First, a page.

ESMOND ROAD

Construction is underway for the complete refurbishment, ground floor extension and basement excavation of this 3-storey terraced house.

The site is located on the edge of the Bedford Park Conservation Area of the London Borough of Ealing, which has a distinct character developed by Richard Norman Shaw, principal architect of the estate between  1877-79. The architecture of the area is late-Victorian in a ‘Queen Anne’ style with particular Dutch influences. The house has an elegant, decorative street facade, consisting of a flat bay window on the ground and first floor. The second floor has an unusually prominent gable, topped by a decorative stone element. Although a terrace house, there is a deep set-back between its northern neighbour to appear semi-detached. The roof shape, pitched on three side, also supports this semi-detached appearance.

The street facade consists of a red brick in a flemish bond with white pointing, and arched soldier courses over the windows. The rear facade is yellow London stock brick in a raking stretcher bond with red brick reveals and arched soldier-course to the rear  windows. All windows are white painted timber.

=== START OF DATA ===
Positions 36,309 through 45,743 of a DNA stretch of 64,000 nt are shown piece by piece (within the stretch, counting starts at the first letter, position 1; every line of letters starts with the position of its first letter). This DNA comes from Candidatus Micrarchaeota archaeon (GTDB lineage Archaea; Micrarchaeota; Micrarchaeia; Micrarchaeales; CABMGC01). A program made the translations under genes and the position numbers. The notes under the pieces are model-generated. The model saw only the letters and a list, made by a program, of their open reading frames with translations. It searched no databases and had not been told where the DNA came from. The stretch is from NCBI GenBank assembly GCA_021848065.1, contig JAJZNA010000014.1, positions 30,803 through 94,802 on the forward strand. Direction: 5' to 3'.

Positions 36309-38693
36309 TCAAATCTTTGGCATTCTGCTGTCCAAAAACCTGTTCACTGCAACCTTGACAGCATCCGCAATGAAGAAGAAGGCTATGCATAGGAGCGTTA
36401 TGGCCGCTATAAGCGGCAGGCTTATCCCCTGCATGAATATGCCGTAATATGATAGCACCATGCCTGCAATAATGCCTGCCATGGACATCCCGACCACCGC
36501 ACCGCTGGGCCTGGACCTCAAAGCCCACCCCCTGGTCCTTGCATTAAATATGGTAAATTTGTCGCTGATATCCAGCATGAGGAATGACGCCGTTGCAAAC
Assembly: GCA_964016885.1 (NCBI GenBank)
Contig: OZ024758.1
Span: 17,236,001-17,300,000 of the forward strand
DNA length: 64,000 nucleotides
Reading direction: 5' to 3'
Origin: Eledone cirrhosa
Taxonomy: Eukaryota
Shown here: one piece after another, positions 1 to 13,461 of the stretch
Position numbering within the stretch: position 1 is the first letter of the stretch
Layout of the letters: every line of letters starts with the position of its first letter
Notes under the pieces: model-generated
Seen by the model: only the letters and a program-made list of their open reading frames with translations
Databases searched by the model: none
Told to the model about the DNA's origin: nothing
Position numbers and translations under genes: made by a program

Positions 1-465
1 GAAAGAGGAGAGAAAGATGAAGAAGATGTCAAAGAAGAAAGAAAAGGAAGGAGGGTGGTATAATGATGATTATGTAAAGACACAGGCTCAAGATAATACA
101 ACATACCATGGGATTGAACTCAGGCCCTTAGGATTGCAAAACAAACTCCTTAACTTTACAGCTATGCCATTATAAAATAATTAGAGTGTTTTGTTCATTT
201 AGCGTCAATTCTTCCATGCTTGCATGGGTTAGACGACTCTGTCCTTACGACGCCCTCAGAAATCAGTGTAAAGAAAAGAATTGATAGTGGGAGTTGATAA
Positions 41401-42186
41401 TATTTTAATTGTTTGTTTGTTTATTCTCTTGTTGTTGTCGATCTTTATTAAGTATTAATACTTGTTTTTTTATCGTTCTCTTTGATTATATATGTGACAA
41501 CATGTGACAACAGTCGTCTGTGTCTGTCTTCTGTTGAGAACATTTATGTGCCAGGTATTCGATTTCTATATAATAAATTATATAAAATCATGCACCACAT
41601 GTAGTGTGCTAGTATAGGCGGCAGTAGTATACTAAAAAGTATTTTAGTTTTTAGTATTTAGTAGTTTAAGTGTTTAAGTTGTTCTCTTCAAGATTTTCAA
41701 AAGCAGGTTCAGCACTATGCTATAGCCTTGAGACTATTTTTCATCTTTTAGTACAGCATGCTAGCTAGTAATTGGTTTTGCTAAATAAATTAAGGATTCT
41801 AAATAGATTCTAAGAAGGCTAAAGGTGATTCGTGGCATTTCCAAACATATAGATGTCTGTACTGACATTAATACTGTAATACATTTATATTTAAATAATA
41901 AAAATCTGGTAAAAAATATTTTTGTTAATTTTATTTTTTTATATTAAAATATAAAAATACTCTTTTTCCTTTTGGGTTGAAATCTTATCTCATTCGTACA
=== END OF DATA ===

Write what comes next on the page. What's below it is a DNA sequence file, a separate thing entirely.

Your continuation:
De Rosee Sa have obtained planning permission to excavate a basement under the main house, with a new light-well set into the front garden. On the ground floor, our proposals are for a contemporary garden extension which will accommodate a kitchen and dining area. This extension has full-height glass sliding doors to create maximum views to the garden, with a deep, crisp lead-clad parapet over. The flat roof of the extension will have a sedum roof to promote insect and plant-life. A new flat roof-light has been set into the flat roof to bring light into the extension. The architecture of the extension has been developed to purposefully contrast with the period architecture of the main house.

Internally, the stair has been pushed to the outer wall to improve the internal layouts, resulting in a wide hallway leading from the entrance to the garden extension, and a new central hall. The new stair location has resulted in more generous bedrooms on the upper floors. The stair is timber with a hardwood balustrade.